Two. The crushing and smashing noise of my Honda Santa Fe was still unbearably loud. My friends would freak out once they heard. I started to replay all of the last conversations I had with my friends. They will look at me differently now; I know it.
How will they find out? Who’s going to find out by the end of the day? What if they don’t know I am okay? What if I wasn’t okay?

Three. The loud crashing noise had finally stopped. After three complete rolls, my car had its final resting place in the bottom of that ditch. I have never heard anything so intensely loud as the sound of my car rolling down that ditch in my life. All of the cracking and smashing stopped quickly, though. Then there was nothing but the sound of my radio playing. I still remember the song that was playing too – “Sweet and Low” by Augustana. As I tried to look around I noticed my glasses weren’t on my face anymore and everything was blurry.

Surprisingly I was calm for the first few minutes. I was just hanging there, upside down, trying to figure out what happened and what to do next. I kept replaying those thoughts about my parents and friends in my head, trying to predict their reactions and hoping it wouldn’t be as bad as I expected. This is when I started to notice how bad my left shoulder and knee were hurting. It was a sharp pain, like thousands of shots being stuck into you at once.

Then all of a sudden, the music shut off and something in the car was ticking in the back. For some reason, this triggered something in me. I was screaming as I hammered at the window. I’m not sure what I thought I was going to accomplish with this, but I knew I needed to get out as soon as possible.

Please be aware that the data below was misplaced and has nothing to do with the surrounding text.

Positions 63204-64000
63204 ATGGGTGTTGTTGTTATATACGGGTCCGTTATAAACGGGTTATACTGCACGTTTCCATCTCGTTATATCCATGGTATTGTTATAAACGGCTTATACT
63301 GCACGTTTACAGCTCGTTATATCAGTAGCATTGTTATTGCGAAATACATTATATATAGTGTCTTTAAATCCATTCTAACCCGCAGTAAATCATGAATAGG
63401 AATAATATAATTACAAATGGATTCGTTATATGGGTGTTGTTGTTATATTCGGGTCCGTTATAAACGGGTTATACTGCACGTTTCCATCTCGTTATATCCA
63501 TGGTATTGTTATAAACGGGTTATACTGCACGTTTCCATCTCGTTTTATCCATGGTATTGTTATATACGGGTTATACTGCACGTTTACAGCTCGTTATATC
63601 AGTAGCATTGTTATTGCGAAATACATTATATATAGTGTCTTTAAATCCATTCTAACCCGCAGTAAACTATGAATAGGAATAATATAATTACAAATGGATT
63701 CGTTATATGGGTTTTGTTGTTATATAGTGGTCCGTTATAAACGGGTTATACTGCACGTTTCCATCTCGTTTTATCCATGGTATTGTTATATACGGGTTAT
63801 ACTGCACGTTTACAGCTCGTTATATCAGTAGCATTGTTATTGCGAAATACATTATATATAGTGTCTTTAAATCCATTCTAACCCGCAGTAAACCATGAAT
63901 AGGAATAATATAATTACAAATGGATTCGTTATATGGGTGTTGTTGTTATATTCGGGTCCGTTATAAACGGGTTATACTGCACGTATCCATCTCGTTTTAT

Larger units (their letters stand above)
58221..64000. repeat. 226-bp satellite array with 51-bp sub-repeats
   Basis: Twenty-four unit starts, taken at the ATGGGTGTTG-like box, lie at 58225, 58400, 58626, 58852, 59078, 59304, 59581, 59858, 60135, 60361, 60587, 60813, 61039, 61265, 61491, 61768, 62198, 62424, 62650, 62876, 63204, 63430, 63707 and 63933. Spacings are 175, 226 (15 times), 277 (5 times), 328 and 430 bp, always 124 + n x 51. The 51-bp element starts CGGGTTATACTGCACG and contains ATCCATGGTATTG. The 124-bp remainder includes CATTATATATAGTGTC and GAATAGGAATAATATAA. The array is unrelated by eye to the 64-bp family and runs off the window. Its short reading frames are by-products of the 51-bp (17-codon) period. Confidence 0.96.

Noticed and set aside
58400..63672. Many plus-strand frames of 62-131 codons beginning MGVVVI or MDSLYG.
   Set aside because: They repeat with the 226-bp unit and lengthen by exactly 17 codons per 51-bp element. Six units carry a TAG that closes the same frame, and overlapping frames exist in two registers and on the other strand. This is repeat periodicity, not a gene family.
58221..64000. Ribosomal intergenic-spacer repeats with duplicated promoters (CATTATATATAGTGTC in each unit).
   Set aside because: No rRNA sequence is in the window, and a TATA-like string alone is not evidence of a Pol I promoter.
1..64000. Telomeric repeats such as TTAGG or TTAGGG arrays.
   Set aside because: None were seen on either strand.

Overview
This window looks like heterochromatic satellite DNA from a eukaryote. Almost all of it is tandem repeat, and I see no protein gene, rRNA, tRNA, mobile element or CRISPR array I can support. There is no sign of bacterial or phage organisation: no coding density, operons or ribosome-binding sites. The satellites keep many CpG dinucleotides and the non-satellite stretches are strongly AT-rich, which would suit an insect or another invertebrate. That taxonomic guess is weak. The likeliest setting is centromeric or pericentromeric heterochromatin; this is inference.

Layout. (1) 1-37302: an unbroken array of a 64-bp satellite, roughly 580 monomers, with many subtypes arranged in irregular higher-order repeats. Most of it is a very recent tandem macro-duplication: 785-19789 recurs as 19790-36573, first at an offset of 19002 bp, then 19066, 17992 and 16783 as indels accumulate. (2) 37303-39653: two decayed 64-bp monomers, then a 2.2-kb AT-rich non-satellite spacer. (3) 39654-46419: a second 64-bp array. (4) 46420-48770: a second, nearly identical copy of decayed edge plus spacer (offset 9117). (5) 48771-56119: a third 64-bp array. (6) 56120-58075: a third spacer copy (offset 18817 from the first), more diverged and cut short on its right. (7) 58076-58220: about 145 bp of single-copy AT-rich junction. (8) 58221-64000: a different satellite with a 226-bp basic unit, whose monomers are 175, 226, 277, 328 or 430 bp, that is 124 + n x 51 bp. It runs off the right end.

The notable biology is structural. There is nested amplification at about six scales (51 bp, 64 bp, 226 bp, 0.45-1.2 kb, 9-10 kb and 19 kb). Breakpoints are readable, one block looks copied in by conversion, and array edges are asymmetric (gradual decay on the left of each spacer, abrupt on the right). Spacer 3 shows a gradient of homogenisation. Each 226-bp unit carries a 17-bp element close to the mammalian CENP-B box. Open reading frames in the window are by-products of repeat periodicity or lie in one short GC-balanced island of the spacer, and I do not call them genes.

That’s when I could see some big white car pull up. Two people in bright yellow vests got out and were running towards me. I’m not really sure why, maybe I thought they wouldn’t see me, but I screamed even louder when I saw them. They got to my door and tried to open it up but the door was half way dug into the ground. It took some time, but they eventually got the door open a little after enough pulling and yanking. One of the men squeezed in the door and asked what my name was and how old I was. I replied and asked him to please get me out of the car. He smiled at me and told me not to worry, that they were going to help. It was weird, but I almost felt safe when he said that. He made it seem like the crash wasn’t that bad. He made me feel like I was going to be all right.

I noticed that my left shoulder was really starting to hurt now, to the point where I was getting tears in my eyes. My seatbelt was the only thing holding me up, so all of the pressure of my weight was being put on my shoulder. I asked him if he could take my seatbelt off because my shoulder was hurting. He reached across me to try to undo my seatbelt, but it wouldn’t come out. He then told the other guy to go get something to cut my seatbelt off with.